MONUMENT VALLEY, Utah (ABC4) – Residents in Navajo Nation tell ABC4 they have some concerns with water allocation. This comes after U.S. Secretary of Interior, Deb Haaland, Governor Spencer Cox, and Navajo Nation President Jonathan Nez announced Friday an official settlement for water rights.

Natalynn Young lives on the Utah side of the Navajo Nation. She says only recently her home was equipped with electricity and water.

“We have a generator or we have solar panels like we have to go to the gas station and fill up the tank and fill the generators or we go without electricity,” she says.

But nearly half of the people living here don’t have the infrastructure that sends water to their properties and it’s affecting their livelihoods.

“Since we don’t have readily access to water, we haven’t planted, we still have to haul water for the animals, but it’s a really long process,” says Young.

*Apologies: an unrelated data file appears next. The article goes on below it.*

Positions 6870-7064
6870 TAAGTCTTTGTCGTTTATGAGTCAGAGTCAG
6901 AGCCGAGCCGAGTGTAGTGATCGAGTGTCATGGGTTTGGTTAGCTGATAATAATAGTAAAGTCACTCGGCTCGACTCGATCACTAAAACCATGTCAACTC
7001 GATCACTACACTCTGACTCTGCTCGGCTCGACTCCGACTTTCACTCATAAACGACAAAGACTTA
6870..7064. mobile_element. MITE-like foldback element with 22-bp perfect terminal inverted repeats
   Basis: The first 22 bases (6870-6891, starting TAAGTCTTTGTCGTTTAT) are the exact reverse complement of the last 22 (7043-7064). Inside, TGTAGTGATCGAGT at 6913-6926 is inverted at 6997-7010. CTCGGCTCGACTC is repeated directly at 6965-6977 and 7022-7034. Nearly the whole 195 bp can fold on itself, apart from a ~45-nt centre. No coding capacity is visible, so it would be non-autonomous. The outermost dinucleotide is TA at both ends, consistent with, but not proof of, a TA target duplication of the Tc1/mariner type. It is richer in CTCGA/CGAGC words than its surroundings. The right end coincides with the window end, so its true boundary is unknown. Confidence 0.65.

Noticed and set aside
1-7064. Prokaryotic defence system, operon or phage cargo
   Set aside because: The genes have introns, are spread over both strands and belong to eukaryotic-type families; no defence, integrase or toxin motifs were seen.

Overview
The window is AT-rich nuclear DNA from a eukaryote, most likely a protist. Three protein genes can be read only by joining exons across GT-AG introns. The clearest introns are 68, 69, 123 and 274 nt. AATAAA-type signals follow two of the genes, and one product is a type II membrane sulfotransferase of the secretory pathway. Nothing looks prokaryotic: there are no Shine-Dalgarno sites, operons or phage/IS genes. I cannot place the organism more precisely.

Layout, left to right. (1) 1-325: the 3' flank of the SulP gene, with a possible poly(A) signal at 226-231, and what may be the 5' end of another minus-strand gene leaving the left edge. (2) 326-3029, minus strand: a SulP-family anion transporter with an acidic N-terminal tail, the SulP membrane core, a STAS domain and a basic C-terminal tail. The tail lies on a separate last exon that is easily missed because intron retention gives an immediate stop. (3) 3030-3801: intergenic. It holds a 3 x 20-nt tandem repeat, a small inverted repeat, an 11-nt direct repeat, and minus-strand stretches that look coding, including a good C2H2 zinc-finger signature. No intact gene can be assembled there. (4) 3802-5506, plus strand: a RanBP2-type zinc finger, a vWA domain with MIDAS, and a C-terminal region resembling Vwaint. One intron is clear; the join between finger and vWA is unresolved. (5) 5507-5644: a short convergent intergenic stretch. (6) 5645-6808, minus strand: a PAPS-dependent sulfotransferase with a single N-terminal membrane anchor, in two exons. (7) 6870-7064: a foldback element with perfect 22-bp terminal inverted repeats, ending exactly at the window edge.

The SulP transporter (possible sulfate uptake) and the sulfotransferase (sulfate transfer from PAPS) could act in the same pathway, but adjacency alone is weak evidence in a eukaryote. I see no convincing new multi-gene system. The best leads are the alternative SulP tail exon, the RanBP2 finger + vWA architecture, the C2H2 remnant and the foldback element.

Residents have to find their nearest watering hose, then they have to haul it, sometimes for miles all while awaiting approval for water lines, which takes years.

“If you don’t have access to water, then you have to haul water, and our water place is up there, and there’s like long lines,” she says.

The Nation was waiting for this water rights settlement for nearly 20 years after an ongoing battle with the Utah and federal government.

“But we also had AARPA come in and we had to make some decisions on getting water lines planned out throughout this area, and this agreement has been put in place we are going to interconnect them and see how many people in this region we can get water to,” says Navajo Nation President, Jonathan Nez.

Nez says federal regulations slow and sometimes hinder development on the reservation.

“We developed a white paper here on the Navajo Nation so that we can update some of the federal policies and regulations and even laws so that Navajo could get projects done a lot quicker,” says Nez.

Nez says he’s hoping with the help of Haaland, approval for infrastructure can come locally and quickly. Residents say they can only hope changes are made sooner, rather than later, as many generations have yet to experience water security.